I’m doing a new series of videos. This is the first one… enjoy.
We live in a time of virtual, almost everything, including relationships. Things have changed, so much, from those far away days when you could just go visit your grandchildren and experience that wonderful relationship that happens, between grandparents and grandchildren. Long-distance grandparents face a huge challenge with grandparenting in this virtual world. One main challenge is that with young grandchildren, you need to come up with a strategy to interact with them. This interaction has to be fun and engaging for the grandchildren, or they will simply get bored, frustrated, or completely tune you out.
As grandparents the responsibility is ours to build relationships with our grandchildren. If it doesn’t happen, it’s on us. Relationships need to begin when our grandchildren are young, so that we can build that relationship stronger as they get older. We need to find ways to help that relationship grow as they grow.
A 2019 AARP national survey concluded that over half the grandparents at that time were 200 or more miles away from at least one grandchild. They also concluded that grandparents are looking for ways to stay connected with their grandchildren.
Several years ago, I pondered this long-distance grandparenting dilemma. How could I build a good strong relationship with my grandchildren who lived over two thousand miles away? It’s not like I could call them, text them, or go see them on a regular basis. They were, and are still very young. So, how do you build a relationship with very young people when you are so far away?
It took me a while, but I came up with a solution that worked for me and my grandchildren. The solution involved me putting myself to the task of creating a way to play with them, online. Not video games, but grandma games. I spent a lot of time developing games, these games turned into stories, which evolved into full blown activities. I integrated scavenger hunts, little kid mysteries, and even a grandma imaginary friend into these activities.
Just like all grandchildren are individual, so are grandparents. We have to find what works for us individually, and what will work for our grandchildren. As they grow, we have to grow too. With very small grandchildren through toddlerdom, we can watch them, read them stories, cheer them on as they learn new things, all on video chat. This type of interaction is great for that age children, but when they begin to talk, reason, and move beyond the toddler situation, what then? Watching them, or reading them a story just isn’t enough anymore. Play! We have to learn to play. Grandparents in essence need to tap into their inner child. Think back on the games you used to play when you were a kid. Which were your favorites? Use that. Kids love to play, they love to learn new games, especially the ones where you have to use your imagination. Did you play cowboys and Indians, cops and robbers, tea party, or dress up? Teach them how, then play together over video chat.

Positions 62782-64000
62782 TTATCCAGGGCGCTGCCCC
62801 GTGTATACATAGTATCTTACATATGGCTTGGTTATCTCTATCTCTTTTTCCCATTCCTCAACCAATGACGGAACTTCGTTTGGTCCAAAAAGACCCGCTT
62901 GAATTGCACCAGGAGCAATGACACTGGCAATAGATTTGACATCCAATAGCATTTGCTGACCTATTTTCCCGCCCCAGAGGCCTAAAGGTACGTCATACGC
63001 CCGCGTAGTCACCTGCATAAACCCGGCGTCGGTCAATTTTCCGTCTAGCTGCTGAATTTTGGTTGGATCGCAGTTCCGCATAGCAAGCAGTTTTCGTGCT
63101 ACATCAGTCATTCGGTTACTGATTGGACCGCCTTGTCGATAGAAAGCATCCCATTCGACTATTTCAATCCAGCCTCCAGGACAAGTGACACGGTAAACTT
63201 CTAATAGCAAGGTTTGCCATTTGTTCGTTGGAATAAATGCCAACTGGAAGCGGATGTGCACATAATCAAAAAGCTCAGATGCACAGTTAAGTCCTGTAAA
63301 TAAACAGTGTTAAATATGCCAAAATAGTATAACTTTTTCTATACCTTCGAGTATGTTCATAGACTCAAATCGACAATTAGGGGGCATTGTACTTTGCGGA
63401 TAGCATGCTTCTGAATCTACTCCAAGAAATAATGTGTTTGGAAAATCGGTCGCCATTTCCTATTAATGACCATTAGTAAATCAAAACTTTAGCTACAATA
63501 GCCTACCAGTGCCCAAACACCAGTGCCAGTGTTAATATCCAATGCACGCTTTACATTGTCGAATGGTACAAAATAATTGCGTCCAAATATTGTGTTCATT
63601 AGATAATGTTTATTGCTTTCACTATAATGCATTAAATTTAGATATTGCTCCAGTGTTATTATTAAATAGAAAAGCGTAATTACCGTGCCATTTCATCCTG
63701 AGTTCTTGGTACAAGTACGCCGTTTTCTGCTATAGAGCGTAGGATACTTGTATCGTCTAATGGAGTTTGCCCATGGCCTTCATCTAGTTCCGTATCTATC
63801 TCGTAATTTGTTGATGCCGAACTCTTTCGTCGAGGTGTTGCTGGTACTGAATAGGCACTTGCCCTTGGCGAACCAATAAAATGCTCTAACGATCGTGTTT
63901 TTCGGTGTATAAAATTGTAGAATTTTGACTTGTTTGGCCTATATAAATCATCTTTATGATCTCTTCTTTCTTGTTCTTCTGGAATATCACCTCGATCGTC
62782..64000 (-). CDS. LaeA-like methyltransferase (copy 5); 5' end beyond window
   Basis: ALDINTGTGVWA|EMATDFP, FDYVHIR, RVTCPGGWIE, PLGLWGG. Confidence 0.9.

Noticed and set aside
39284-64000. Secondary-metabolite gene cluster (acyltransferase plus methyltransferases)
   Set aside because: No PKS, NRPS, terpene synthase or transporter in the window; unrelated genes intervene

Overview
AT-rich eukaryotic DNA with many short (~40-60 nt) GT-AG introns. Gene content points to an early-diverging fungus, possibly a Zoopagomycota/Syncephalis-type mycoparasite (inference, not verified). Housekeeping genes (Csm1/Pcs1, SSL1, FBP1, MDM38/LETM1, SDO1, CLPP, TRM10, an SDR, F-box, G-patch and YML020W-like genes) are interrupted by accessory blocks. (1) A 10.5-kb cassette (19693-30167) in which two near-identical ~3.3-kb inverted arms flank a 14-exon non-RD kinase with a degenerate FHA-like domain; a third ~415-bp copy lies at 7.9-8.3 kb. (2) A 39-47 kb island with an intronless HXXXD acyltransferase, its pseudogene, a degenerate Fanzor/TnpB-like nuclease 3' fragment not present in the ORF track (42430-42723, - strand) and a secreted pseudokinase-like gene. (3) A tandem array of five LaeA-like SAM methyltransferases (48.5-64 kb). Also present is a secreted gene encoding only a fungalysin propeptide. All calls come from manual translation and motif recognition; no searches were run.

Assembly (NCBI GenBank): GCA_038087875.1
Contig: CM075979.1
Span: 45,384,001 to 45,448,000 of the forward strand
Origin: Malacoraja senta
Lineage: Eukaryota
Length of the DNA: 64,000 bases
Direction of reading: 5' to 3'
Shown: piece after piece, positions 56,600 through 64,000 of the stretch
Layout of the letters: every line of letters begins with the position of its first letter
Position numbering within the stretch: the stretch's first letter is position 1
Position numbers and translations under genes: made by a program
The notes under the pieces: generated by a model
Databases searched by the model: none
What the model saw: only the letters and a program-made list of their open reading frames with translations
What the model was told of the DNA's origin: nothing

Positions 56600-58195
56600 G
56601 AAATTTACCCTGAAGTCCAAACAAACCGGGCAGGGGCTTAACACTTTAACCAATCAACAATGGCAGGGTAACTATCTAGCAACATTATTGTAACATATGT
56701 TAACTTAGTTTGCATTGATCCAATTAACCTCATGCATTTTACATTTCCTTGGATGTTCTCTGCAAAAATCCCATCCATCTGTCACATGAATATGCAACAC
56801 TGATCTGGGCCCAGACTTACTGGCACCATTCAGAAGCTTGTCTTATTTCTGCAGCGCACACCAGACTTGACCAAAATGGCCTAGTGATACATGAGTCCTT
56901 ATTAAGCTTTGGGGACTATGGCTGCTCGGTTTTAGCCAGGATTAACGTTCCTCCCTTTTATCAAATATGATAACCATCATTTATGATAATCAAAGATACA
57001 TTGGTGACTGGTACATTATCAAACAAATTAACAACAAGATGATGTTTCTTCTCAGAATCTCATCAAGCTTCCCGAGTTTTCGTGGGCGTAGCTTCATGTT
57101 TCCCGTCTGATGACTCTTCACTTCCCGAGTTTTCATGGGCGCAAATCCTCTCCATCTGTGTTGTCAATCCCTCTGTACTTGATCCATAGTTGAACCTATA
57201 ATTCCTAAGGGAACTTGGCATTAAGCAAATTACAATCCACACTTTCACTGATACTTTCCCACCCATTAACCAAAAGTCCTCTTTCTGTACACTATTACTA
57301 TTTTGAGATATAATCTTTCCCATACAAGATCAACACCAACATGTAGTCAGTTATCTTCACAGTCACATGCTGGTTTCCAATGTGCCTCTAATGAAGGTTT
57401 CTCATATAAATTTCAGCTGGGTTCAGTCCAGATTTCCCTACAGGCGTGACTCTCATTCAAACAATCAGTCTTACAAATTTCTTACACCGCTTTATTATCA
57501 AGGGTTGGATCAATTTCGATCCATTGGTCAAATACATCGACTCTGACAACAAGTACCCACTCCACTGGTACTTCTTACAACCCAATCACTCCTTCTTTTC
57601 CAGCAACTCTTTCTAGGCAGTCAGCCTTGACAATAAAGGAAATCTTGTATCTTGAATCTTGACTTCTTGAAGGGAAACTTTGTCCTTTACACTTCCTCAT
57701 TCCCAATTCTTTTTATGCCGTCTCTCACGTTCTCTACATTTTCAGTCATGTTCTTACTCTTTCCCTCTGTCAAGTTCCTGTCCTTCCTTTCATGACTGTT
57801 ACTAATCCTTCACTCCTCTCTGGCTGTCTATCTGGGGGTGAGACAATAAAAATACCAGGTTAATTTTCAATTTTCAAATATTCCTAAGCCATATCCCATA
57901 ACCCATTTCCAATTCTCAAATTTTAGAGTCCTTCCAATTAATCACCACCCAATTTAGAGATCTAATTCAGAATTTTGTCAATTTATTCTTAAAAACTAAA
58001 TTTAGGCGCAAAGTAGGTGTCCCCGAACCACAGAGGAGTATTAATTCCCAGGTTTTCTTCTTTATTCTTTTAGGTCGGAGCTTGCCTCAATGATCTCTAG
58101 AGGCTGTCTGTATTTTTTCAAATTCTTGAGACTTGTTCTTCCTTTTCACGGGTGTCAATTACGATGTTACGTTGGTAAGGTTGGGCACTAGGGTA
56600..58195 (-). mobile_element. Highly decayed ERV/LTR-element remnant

Always remember to play to your strengths! Do what you do well, and then do it some more. Your grandchildren will love it, and your relationship will grow by leaps and bounds.
For some fun and games that I’ve created visit – https://www.julieworthington.com/portfolio/long-distance-grandparenting/
Patty David, B. N.-K. (2019, April 1). AARP Grandparents Study. AARP. https://www.aarp.org/research/topics/life/info-2019/aarp-grandparenting-study.html.
My grandmother used to warn me about having too many irons in the fire. I do love to stay busy… I’ve been writing! I’ve been writing the next New Parish book, the next Brigham Tea Magazine, and another project I’ve been working on for almost two years now, The Grandparent’s Field Guide to Long Distance Grandparenting.
The next New Parish book, Home in New Parish, is about three fourths done. It offers a completely different side of the romantic comedy that always happens in New Parish.
The next Brigham Tea Magazine is full of so much rich history of the west, beautiful new pictures of the wild and wooly west, and even a buffalo hunt. The buffalo hunt was with cameras only, of course.
The Grandparent’s Field Guide to Long Distance Grandparenting has been a labor of love. It’s full of stories and games that I created for my own grandchildren, to share with other grandparents who might not live very near their little ones. Or even if they live near, they could still use this fun and engaging book.
So as for my grandmother’s warning, I don’t think I have too many, irons in the fire… I think there’s just the right amount to keep me busy and out of trouble. I can’t wait to share it all with everyone!